As gas prices rise in the aftermath of Hurricane Harvey, and oil companies, as usual, see it as an excuse to gouge customers, I am reminded of how we are now addicted, not to oil, for there are many other fuels that could be developed if the big oil companies did not own half of our senators and congressmen, but to cars.
Bill Linneman, distinguished professor emeritus of English at ILSU, recently wrote a column in which he announced that he was giving up driving. He waxed long and eloquently about how nice it is not to have a car to maintain and how good it is not to drive. “I live in a retirement community,” he said, “and they have a bus that takes me anywhere I need to go. It’s much more fun and relaxing to watch the sights and scenes instead of the town instead of trying to avoid wild and stupid drivers. That’s the reason I’m giving up driving.” Then he added, “Also, I failed the exam.”
My friend Bob has driven a whole lot of cars a whole lot of miles over a whole lot of topography. He never passed a driver’s license exam, though, until he was 70.
He grew up in Mississippi. His family did not have a car, so he had no driving experience. As a teen, he was riding around one day with a friend who said, “Hey, you want to go get your license?”
“Sure,” said Bob.
They went to the BMV, or whatever it was called in MS, and he took the test. He failed. A couple of weeks later he received his license in the mail. He did not return it.
Apparently failing the driving test can mean either that you give up driving or you start.
Since then Bob has lived in several different states, all of which have different laws for getting driver’s licenses, and renewing them, and he hit all of them just right, like hitting all the lights just as they turn green. All the states assumed that the one before it knew what it was doing and kept renewing his license. He did not have to take another license exam until he was 70.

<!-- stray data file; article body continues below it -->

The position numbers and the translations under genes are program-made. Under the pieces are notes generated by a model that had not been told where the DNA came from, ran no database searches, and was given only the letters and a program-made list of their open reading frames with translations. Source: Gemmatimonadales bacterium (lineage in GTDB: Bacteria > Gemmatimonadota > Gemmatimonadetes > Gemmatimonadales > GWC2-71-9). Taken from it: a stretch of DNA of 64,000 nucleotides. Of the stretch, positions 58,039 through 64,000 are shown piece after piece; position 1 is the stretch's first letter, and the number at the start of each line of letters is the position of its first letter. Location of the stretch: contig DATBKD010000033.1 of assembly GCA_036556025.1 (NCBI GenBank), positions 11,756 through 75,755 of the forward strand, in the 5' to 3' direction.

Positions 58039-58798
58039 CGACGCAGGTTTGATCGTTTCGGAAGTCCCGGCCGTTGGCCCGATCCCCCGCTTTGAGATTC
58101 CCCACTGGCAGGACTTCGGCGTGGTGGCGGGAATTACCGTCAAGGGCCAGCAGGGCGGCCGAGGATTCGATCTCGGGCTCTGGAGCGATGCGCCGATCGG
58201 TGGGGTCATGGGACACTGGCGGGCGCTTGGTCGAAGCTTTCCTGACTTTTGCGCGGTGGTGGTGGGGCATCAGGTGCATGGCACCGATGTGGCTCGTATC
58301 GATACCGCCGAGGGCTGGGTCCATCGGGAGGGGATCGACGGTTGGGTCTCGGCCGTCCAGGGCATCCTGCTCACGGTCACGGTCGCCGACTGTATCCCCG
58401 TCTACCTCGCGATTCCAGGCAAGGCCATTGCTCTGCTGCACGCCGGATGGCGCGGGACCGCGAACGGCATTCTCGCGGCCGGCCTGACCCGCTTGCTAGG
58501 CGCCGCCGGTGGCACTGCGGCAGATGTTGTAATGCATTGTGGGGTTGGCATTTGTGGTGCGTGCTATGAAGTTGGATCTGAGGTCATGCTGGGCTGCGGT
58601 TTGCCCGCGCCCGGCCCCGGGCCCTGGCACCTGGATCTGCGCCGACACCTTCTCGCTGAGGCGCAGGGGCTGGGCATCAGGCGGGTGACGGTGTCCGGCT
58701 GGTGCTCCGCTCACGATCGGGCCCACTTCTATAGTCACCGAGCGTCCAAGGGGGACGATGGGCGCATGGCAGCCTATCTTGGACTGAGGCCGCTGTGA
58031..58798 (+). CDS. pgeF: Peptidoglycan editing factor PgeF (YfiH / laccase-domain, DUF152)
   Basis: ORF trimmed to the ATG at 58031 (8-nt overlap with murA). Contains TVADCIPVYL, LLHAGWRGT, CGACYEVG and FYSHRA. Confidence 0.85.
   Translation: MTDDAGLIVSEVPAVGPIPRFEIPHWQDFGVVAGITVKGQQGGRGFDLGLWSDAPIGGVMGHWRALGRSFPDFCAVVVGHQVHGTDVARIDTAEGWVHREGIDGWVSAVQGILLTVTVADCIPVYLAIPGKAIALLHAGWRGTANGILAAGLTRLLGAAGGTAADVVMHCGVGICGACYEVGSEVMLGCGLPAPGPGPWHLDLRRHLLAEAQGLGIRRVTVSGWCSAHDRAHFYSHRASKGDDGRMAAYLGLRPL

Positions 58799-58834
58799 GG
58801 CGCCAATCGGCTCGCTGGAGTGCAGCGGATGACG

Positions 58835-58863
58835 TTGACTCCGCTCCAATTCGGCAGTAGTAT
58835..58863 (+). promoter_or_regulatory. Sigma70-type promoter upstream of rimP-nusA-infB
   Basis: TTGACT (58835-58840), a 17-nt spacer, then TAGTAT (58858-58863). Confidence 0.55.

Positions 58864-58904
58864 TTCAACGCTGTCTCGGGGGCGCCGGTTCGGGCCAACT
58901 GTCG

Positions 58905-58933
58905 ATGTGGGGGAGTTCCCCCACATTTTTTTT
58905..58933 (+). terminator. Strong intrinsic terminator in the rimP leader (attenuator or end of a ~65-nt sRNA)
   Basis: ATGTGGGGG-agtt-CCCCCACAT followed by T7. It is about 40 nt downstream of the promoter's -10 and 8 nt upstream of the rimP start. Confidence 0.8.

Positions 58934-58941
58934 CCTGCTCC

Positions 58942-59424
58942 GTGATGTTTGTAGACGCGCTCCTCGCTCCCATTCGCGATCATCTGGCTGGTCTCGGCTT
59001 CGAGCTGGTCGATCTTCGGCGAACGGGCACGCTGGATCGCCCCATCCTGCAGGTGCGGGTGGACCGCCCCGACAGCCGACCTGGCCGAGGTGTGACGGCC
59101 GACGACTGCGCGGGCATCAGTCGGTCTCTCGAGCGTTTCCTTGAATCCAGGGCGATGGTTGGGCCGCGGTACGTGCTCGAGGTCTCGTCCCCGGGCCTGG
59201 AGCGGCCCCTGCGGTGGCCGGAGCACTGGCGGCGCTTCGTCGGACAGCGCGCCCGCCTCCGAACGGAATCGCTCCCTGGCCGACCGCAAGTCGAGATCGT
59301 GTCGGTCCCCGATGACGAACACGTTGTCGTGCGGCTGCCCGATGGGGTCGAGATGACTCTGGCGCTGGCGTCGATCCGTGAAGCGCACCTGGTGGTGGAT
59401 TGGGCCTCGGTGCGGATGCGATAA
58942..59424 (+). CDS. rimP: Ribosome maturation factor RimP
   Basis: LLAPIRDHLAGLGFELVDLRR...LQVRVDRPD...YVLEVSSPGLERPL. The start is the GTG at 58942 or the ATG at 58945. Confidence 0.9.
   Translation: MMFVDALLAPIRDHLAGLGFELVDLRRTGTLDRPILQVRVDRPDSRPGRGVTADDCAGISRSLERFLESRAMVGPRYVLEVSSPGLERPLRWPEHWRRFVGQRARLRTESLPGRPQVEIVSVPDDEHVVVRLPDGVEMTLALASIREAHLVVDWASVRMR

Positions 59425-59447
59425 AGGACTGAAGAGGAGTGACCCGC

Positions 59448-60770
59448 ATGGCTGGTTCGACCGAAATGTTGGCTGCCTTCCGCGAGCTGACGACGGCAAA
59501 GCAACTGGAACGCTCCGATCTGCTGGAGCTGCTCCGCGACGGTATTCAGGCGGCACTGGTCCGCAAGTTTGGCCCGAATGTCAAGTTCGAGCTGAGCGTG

In our society, driving means independence. Old people want to keep driving as long as possible. My Aunt Gertrude drove Helen and me to a restaurant one day when we were visiting her. She was in her mid-80s and a very good driver. But she said us, “I have told my children: Let me know when I should stop driving, and I will.” A few years later, they did, and she did. She is a good model, for everyone else. Not for me, though. My kids are way too stupid to know when I should stop driving.
As the old song about Big John says, “If you see me coming, better step aside…”
The title, “Five Gallons and Independence,” comes from a book my father read when I was little, Five Acres and Independence, about how to live adequately on a five acre farm. Most of us want independence, Daddy especially. He was blind so he could not get independence through a car. He decided to try the five acres approach. Five acres weren’t enough. When I left home, five gallons were enough to get me from that farm to college, and my form of independence.